3.4 the greater the potential difference - voltage - across a component, the greater the current that flows through the component. two cells together provide a bigger potential difference across a lamp than one cell. this will make a bigger current flow.
3.5 2 types:
3.5.1 parallel circuits
3.5.2 series circuits
4 Resistance and Current.
4.1 components such as resisters, lamps and motors resist the flow of charge through them - they have resistance
4.1.1 work is done by the power supply and energy is transferred to the component.
4.1.1.1 the grater the resistance of a component(s) the smaller the current that flows for a particular voltage. or, the greater the voltage needed to maintain a particular current.
4.1.1.1.1 even the connecting wires in the circuit have some resistance, it is usually ignored because it is so small
4.1.1.1.1.1 2 lamps together in a circuit with one cell have a certain resistance. including another cell in the circuit provides a greater potential difference. as a result, a greater current flows.
4.1.1.1.1.1.1 adding resisters in series increases the resistance as the battery has to push through all the resisters.
4.1.1.1.1.1.1.1 adding resisters in parallel reduces the total resistance and increases the total current because this provides more paths for the charges to flow along.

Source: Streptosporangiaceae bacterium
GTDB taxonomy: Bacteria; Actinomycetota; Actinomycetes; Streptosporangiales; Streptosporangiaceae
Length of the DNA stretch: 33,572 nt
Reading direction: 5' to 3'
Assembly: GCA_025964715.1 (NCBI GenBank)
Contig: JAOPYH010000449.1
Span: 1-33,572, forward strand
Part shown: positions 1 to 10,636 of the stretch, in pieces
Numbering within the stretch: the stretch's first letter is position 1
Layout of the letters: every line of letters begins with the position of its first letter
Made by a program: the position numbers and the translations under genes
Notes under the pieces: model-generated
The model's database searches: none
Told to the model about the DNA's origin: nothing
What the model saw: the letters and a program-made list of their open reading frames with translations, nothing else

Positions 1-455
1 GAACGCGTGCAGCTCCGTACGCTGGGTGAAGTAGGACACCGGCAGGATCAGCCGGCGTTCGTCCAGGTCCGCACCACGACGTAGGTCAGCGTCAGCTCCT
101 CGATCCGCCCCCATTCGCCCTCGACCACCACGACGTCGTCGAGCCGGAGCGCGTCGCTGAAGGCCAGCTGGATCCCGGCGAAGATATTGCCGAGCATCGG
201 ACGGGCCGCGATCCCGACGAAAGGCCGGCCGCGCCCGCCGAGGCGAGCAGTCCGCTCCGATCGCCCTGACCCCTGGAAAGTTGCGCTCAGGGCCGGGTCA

4.1.1.1.1.1.1.1.1 when an electric current flows through a component, it causes the component to heat up. in a filament lamp, this heating effect is large enough to make the filament to glow in the lamp.
4.1.1.1.1.1.1.1.1.1 as the current flows, the moving charges collide with the vibrating ions in the wore, giving them energy - this increase in energy causes the component to become hot.
4.2 Resistance which is measured in ohms is a measure of how difficult it is to get a current through a component at a particular potential difference or voltage. the formula for it is; Resistance = voltrage/ current
4.3 current voltage graphs:
4.3.1 as long as the temperature of the resistor stays constant, the current through the resistor is directly proportional to the voltage across the resistor, regardless of which direction the current is flowing - if one doubles, the other also doubles.
4.4 The resistance of some materials depends on ENVIRONMENTAL conditions.
4.4.1 the resistance of a thermistor depends on its temperature. its resistance will decrease as the temperature increases - allows more current to flow,
4.4.2 The resistance of a light dependant resistor (LDR) depends on light intensity. its resistance decreases as the amount of light falling on it increases - allows more current to flow.
4.4.3 as the resistance of a LDR and a thermistor can change, this will result in a change in the potential difference for all the other components in the circuit.
4.5 potential difference and current
4.5.1 the potential difference across a component in a circuit is measured using a voltmeter in volts, connected in parallel across the component.
4.5.1.1 the current flowing through a component in a circuit is measured in amperes (amos) (A) using an ammeter connected in series.
4.5.1.1.1 when batteries are added in series, the total potential difference i the sum of all individual potential differences.
4.5.1.2 when batteries are added in parallel, the total potential difference and current through the circuit remains the same but, each battery supplies less current - sharing the load = longer lasting batteries.